A detailed summary of the Government's amendments is at Attachment A.

Attachment A

Opt-in:  Remove the opt-in requirements so that advisers no longer need to seek their client's agreement every two years.
Annual fee disclosure:  Remove the retrospective application of the fee disclosure requirement, so that advisers will not need to provide fee disclosure statements to clients who entered into a fee arrangement before the mandatory 1 July 2013 commencement date of FOFA.
Catch-all: Remove the catch-all provision (s961B(2)(g)) so that advisers can be certain they have satisfied their obligations under the best interests duty.
Scaled advice: Clients and advisers will be explicitly allowed to agree on the scope of financial advice to be provided, whilst ensuring advice is still appropriate for the client.
Life insurance inside super: The ban on conflicted remuneration will only apply to commissions on risk (life) insurance products inside superannuation in circumstances where no personal financial advice about these products has been provided i.e. where automatic coverage is provided inside a default (MySuper) superannuation fund.
General advice: Benefits relating to the provision of general advice will be exempted from the ban on conflicted remuneration.
Execution-only exemption: Introduce a causal link into the exemption so that benefits are permitted where no advice has been provided to the client by the individual performing the execution service (as opposed to the licensee or authorised representative more broadly) in the previous 12 months.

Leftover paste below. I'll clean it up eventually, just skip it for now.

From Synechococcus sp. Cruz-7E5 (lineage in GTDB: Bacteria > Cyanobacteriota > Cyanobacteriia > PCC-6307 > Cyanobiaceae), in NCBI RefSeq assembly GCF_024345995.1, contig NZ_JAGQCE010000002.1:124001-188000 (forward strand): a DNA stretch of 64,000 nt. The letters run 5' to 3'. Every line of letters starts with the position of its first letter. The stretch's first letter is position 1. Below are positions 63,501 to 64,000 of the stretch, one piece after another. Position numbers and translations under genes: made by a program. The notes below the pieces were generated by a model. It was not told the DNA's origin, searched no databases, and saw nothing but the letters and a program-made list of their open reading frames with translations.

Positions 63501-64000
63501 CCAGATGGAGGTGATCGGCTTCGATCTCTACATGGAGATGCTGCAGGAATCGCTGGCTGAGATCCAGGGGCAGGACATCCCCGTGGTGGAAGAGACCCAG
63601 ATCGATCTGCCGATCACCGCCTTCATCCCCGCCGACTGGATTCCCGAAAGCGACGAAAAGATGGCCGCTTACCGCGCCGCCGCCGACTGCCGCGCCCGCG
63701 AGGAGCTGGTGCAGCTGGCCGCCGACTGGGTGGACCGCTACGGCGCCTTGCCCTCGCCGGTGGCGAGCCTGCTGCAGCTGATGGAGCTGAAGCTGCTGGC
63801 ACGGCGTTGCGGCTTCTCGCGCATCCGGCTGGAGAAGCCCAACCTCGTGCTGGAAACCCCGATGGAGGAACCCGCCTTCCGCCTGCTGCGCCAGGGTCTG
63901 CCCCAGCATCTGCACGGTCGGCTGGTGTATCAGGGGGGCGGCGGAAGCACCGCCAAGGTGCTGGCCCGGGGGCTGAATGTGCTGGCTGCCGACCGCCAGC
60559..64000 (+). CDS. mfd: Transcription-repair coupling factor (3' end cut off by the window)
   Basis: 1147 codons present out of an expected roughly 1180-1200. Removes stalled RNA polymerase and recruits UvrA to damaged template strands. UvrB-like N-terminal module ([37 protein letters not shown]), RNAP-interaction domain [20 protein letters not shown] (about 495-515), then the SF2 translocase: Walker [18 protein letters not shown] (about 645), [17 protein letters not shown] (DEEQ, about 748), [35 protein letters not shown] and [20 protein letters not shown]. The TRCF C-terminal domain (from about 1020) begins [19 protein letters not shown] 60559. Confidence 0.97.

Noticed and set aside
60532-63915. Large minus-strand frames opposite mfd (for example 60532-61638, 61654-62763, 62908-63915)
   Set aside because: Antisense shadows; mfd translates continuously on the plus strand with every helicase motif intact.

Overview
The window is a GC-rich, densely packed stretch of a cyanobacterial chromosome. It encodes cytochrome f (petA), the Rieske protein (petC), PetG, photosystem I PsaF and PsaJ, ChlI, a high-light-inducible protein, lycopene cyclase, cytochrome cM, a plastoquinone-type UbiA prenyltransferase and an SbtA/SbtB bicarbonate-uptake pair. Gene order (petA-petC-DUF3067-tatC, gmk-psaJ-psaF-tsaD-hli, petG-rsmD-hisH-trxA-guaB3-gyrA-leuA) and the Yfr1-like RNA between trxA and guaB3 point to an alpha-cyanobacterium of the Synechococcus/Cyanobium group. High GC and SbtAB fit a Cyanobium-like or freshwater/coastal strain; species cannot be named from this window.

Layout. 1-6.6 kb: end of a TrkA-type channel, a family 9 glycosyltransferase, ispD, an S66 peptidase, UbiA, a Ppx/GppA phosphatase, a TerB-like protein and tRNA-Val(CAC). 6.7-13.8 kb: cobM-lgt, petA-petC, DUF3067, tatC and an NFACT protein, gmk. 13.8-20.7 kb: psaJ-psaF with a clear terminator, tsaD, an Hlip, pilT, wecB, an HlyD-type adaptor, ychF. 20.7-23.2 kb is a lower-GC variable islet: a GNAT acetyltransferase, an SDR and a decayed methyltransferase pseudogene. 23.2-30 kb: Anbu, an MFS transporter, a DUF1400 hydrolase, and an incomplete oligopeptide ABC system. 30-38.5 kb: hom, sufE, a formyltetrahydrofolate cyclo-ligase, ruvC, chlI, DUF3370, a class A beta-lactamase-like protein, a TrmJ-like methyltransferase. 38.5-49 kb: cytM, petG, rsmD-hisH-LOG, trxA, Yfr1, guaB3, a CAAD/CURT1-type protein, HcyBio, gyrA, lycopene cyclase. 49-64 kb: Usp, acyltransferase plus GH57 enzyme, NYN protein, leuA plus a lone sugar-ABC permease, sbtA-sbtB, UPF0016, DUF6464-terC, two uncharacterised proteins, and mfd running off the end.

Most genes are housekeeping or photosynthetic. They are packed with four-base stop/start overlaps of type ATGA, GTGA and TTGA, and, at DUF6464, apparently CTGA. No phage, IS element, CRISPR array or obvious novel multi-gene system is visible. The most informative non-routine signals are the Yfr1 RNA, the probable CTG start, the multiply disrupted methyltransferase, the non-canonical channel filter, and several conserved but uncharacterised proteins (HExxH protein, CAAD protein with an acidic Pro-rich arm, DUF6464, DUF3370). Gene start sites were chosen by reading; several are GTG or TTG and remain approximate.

Training exemption: Broaden the existing training exemption, that provides for training in relation to providing financial product advice as a permitted non-monetary benefit, to include other forms of training that are relevant to conducting a financial services business.
Volume-based shelf-space fees: Amend the drafting of the ban on volume-based shelf-space fees to clarify that incentive payments between fund managers and platform operators for preferential treatment of certain products on the platform "shelf" are banned.
Define intra-fund advice: The definition of intra-fund advice will be referenced in the FOFA provisions.
Grandfathering: Amend the existing grandfathering provisions, that exempt certain benefits under pre-existing arrangements from the ban on conflicted remuneration, to allow advisers to move between licensees and to continue to access grandfathered benefits in certain circumstances.
Amendments will also be made to clarify the operation of the grandfathering arrangements with respect to the sale of financial planning businesses, superannuation to pension switches under multi-product offerings, and employed advisers becoming self-employed advisers.
Conflicted remuneration: Amend the conflicted remuneration provisions to:


  • allow for the payment of benefits under "balanced" remuneration structures;
  • expand the basic banking exemption to include all simple (i.e. "Tier 2") banking products; and
  • permit the payment of performance bonuses that are calculated by reference to remuneration which is exempt from the ban on conflicted remuneration.
 Stockbroking: Amend the existing stockbroking-related exemptions to:


  • clarify the application of the stamping fee exemption to initial purchasing offer arrangements; and
  • clarify the application of the brokerage fee exemption to products traded on the ASX24.
Minor technical amendments: A number of minor amendments will be made to address technical issues including clarification of the client-pays exemption and consequential amendments to the application of the wholesale and retail client distinction under FOFA.